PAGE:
The long, hot days of summer are rising before us and bring many opportunities for adventures with our courageous canine companions. But why do some call this period the dog days of summer? Well, as with many things, we have the Greeks to thank. But let’s look at the timing of the days first.
Various computations of the dog days in the northern hemisphere have placed their start anywhere from July 3 to August 15 and lasting for anywhere from 30 to 61 days depending upon latitude.
The “dog days,” I always thought, were those summer days so devastatingly hot that even dogs would lie around panting.
Many people today use the phrase to mean something like that—but originally, the phrase actually had nothing to do with dogs, or even with the lazy days of summer. Instead, it turns out, the dog days refer to the dog star, Sirius, and its position in the heavens.
To the Greeks and Romans, the “dog days” occurred around the day when Sirius appeared to rise just before the sun, in late July. They referred to these days as the hottest time of the year.
So, did the Greeks get it right? Are the dog days, around when Sirius rises, really the hottest days of the year?
Although July and August are generally known as the hottest months of the year in the Northern Hemisphere, the hottest period can vary from year to year. And depending on your latitude, the astronomical dog days can come at different times.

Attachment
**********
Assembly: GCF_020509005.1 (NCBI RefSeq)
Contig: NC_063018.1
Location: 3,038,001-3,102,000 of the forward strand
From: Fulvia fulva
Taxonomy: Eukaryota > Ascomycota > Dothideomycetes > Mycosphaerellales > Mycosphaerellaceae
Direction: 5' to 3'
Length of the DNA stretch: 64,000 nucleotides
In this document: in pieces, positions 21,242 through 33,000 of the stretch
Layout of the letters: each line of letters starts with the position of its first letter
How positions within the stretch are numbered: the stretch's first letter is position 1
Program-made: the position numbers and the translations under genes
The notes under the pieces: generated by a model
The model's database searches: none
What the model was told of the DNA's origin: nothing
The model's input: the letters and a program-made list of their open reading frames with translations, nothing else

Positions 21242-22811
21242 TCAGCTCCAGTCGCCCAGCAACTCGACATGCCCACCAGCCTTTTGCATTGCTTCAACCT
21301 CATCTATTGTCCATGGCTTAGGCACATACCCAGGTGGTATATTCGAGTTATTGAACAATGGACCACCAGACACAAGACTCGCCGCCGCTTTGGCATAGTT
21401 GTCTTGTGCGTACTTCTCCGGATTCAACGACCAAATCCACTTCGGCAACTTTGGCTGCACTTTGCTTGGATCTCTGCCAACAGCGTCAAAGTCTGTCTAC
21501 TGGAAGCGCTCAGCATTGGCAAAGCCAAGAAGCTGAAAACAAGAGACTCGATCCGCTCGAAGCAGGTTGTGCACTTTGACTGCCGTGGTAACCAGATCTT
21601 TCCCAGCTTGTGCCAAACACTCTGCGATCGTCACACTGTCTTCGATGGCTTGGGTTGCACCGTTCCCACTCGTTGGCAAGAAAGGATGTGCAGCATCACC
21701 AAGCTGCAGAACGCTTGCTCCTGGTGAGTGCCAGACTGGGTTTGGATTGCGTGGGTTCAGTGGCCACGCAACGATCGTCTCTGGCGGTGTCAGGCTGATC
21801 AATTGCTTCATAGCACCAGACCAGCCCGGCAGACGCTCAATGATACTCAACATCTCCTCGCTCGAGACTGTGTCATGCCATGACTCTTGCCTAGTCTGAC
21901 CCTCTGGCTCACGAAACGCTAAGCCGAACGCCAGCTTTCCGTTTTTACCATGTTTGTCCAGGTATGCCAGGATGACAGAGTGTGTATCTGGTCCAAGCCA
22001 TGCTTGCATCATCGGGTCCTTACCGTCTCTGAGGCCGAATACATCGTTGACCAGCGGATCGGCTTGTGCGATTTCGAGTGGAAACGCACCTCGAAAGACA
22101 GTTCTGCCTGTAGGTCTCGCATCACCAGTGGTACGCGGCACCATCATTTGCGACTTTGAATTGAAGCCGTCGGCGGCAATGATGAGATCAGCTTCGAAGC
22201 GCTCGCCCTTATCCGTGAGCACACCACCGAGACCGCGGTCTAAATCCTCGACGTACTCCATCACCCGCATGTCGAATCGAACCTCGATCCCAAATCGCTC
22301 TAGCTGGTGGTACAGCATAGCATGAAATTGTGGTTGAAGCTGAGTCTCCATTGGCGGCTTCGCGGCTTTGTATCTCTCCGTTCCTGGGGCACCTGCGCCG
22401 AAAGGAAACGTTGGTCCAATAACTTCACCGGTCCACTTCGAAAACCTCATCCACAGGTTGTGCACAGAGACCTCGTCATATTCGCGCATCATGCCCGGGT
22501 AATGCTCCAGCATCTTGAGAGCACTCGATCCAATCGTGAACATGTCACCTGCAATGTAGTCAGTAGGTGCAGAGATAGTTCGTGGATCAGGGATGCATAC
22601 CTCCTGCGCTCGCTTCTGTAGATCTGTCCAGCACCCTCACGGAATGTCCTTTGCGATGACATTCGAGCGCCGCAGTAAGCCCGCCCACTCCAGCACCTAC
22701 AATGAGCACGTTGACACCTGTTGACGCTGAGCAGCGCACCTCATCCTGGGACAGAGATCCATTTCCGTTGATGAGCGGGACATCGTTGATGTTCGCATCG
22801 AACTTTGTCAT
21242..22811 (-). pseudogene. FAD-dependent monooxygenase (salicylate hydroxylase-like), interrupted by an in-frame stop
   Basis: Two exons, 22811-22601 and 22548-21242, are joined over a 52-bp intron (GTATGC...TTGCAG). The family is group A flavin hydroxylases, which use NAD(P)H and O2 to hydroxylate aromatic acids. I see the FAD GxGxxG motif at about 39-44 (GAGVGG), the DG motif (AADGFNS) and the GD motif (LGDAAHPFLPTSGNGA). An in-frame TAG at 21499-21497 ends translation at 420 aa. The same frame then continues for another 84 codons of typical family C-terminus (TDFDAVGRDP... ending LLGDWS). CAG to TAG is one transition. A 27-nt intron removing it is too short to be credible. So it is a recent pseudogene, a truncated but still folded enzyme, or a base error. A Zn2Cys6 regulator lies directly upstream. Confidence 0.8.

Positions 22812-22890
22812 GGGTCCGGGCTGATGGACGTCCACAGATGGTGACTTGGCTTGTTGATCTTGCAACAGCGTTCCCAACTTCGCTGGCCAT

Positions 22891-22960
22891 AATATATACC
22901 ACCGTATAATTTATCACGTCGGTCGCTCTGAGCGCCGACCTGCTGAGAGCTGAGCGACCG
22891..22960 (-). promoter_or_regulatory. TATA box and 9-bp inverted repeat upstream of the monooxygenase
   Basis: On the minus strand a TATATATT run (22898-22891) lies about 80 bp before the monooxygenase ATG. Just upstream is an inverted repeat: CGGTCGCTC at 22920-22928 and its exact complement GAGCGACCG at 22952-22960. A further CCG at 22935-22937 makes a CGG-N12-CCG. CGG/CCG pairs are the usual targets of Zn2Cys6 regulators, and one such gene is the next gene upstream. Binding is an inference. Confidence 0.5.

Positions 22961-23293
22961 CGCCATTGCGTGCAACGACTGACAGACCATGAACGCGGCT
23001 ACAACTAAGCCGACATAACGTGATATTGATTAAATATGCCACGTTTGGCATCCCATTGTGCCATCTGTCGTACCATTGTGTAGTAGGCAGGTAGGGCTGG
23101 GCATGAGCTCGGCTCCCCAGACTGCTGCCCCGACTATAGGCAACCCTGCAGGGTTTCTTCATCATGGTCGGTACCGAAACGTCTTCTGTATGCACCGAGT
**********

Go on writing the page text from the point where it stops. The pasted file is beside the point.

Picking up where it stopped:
There’s another reason that the dog days don’t correspond neatly with the heat: the stars in Earth’s night sky shift independently of our calendar seasons.
“Our Earth is like a spinning top,” said Bradley Schaefer, professor of physics and astronomy at Louisiana State University. “If you toss it onto a table, after it slows down … the pointing direction of the top will slowly go around in circles.” Similarly to a top, “the Earth’s rotation is kind of wobbling around.”
“The calendar is fixed according to certain events, but the stars have shifted according to the way that the Earth wobbles,” said Larry Ciupik, astronomer at Adler Planetarium and director of the Doane Observatory. “So in about 50-some years, the sky shifts about one degree.”
This means that the dog days of ancient Greece aren’t the dog days of today. What it also means is that several millennia from now, this astrological event won’t even occur during the summer.
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Curated from Instagram’s best featured images of our fearless furry companions, this photo collection showcases canines from around the world donning backpacks for a invigorating hike, navigating a kayaking trip through an icy wonderland, or quietly surveying the forest from the cleft of a moss-covered tree. These courageous pups inspire us all to stretch our legs, breathe deep, and savor the sights, sounds, and textures of the natural world.